An Argument for Planning
There is much skepticism these days on the part of citizens for what seems an over abundance of planning on the part of government agencies at municipal, state and federal levels.
Ever since Ronald Regan declared, ‘Government isn’t the solution to our problem, government IS the problem’ it is the gut reaction of many of our neighbors to disparage public funds expensed for planning or studies of current challenges we face.
The truth of the matter, like nearly all matters of political or historic significance is far more nuanced than any single sound byte can represent.
While there are countless examples of redundant process without tangible action, ‘let’s study the study than do another study’ that are likely a waste of time and funding, there is not a single community in the United States of any size that has not benefited from a carefully crafted municipal strategic plan, one that capitalizes on the strengths of its citizens by engaging them in the process of planning then execution.
I want you to consider the ‘plan’ for Gardner as it’s been touted since 2011.
What Gardner Has Today Labeled an Urban Renewal Plan, coupling the Mill St. Urban Renewal Corridor to the Downtown Urban Renewal Plan are a pair of documents which, standing on their own, are not completely unacceptable documents. They don’t lie and they don’t necessarily say anything inaccurate or impossible.
The issue our city has faced for decades, including the decade since these documents were first published, is that the documents before you lack multiple important factors.
They are not predicated on a bottom-up approach to economic growth.
They do not focus on high demand/low supply businesses, or really any specific ideas on growing or attracting businesses.
They are simply a rather bland, generic blueprint for economic development, not nearly as aggressive, detailed and specific to our needs as they should be for a city as underdeveloped as Gardner.
They lack any vision, particularly a vision crafted with the maximum feedback from the average city resident or business leader.
Even with a competent plan, Gardner has wanted on the municipal level for talent that can competently execute a plan that includes progressive and aggressive business development, a vision for increasing property values or a sense for how economic ecosystems work.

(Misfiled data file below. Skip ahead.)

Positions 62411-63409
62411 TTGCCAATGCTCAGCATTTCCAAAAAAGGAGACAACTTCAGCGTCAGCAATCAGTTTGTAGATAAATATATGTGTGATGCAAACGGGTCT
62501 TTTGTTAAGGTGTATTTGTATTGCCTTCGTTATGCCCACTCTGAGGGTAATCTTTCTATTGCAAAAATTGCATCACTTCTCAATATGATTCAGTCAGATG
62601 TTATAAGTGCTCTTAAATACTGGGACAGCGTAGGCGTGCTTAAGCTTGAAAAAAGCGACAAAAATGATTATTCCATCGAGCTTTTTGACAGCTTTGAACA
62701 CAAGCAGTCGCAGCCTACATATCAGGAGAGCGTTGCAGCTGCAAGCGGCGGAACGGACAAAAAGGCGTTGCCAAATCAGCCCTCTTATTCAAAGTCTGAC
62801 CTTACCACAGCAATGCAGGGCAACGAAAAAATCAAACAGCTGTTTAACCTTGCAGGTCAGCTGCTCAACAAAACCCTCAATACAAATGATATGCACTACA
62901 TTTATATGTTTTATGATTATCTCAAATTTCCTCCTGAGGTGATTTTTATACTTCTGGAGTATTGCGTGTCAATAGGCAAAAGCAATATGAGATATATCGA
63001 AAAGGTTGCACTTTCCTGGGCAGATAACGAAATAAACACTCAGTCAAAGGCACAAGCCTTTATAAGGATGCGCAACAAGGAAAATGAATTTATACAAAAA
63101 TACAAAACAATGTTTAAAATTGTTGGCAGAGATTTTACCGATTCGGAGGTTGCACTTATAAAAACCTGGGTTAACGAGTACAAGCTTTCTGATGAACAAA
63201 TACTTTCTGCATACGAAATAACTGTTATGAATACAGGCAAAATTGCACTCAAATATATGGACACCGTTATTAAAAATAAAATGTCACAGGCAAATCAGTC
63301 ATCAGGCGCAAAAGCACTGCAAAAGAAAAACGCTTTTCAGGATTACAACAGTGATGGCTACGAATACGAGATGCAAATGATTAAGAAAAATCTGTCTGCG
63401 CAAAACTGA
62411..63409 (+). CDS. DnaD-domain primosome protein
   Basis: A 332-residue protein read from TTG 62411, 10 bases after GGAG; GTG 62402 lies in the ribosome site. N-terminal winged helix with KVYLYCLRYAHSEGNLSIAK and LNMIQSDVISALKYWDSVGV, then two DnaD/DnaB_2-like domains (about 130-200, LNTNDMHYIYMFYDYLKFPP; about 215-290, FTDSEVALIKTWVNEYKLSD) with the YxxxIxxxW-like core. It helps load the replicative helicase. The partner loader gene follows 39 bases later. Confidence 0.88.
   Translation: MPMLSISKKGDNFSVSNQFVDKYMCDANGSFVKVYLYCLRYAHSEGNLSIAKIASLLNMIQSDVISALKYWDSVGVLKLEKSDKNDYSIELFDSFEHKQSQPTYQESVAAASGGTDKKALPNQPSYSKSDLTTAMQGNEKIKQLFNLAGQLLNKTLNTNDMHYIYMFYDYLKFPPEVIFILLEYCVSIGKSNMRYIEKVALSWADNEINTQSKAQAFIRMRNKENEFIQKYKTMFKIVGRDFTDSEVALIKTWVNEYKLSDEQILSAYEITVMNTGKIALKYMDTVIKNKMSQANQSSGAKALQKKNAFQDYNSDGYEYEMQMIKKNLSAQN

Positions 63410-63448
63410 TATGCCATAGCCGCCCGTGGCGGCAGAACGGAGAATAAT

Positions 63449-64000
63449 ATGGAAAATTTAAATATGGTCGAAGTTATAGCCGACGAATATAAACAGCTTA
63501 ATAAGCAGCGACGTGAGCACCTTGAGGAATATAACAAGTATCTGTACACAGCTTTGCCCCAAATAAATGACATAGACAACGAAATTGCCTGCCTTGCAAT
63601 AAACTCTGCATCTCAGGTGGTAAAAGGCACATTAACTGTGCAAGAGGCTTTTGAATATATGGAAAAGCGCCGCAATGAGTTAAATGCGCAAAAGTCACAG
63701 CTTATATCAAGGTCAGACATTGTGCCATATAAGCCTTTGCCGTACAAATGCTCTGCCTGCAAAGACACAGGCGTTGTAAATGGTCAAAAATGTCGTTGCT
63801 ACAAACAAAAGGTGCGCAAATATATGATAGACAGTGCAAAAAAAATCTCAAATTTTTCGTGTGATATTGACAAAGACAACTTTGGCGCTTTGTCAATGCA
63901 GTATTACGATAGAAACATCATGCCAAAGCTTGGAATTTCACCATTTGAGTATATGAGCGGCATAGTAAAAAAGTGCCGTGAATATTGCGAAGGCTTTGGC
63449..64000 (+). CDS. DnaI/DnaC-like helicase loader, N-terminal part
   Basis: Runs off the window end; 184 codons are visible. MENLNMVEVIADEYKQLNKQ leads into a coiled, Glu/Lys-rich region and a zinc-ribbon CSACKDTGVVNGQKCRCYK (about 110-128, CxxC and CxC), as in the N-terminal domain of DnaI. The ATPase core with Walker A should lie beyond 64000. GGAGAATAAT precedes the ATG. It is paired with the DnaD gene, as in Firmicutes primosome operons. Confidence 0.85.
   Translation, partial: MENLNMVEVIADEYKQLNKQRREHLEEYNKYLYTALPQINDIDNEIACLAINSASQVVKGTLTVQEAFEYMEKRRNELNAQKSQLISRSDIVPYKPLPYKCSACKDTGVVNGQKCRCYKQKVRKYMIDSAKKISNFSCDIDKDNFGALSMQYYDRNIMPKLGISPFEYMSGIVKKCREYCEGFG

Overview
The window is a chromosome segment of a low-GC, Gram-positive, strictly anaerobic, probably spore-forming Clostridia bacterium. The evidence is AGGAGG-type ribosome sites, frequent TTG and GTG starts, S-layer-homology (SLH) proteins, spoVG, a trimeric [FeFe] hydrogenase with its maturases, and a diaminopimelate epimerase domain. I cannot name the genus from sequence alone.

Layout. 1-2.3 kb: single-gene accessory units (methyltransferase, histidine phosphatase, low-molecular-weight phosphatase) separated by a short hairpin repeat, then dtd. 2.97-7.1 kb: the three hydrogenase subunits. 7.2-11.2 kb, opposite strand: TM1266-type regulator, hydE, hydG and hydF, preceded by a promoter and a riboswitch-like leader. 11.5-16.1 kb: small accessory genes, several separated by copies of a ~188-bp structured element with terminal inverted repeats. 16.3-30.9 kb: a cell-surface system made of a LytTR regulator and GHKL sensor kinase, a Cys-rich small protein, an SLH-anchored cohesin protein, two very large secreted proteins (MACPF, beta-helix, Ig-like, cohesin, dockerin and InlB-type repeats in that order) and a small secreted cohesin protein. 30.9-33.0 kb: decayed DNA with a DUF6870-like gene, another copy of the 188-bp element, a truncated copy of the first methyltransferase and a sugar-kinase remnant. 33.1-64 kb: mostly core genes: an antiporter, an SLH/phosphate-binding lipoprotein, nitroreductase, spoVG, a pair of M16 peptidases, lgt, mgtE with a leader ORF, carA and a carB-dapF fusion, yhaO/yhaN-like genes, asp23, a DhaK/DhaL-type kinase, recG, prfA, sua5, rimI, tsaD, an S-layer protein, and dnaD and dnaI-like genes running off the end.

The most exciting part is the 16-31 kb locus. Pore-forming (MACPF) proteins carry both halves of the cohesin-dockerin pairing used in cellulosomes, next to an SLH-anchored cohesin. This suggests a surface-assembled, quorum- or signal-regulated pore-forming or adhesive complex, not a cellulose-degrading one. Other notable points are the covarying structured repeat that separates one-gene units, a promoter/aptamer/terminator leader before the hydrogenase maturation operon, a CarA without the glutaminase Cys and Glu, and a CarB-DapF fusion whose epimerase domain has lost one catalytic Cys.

An Alternative Gardner
Improving our prospects as a community will require a shift in the overall approach that’s gotten us here. It will therefore additionally require substantive changes in the process by which we govern and propel the desires of all citizens.
A complete change in Community Development and Planning personnel coupled with a new mandate and set of processes for the department.
Developing resources to support home-grown business. (Bottom-up approach)
Focus on business development in high demand, low supply business. Commodities and products made cheaper overseas need not apply.
Intentionally seek diversity in businesses. A single industry town is a fragile town.
Cease attracting low-pay/low-skill corporate big box business. Cease offering tax breaks to corporate business to lure them to town. STOP BUILDING INSOLVENCY INTO OUR MUNICIPAL TAX PLAN.
Focus on building municipal tax base through home-grown, profitable businesses of various sizes and industries.
Tie business development closely to property development in key areas such as Rear Main St., Mill St. Corridor and other parts of downtown.
None of the concepts or action items I list in this article are novel. I propose these changes based on my lifelong experience and my passion for economic development, a passion expressed through the work of my consultancy. A passion cultivated through the experience I earned as a small business owner these last twenty plus years.
Remember: with a stronger Commercial Tax Base we can release tax pressure on ALL of our residents.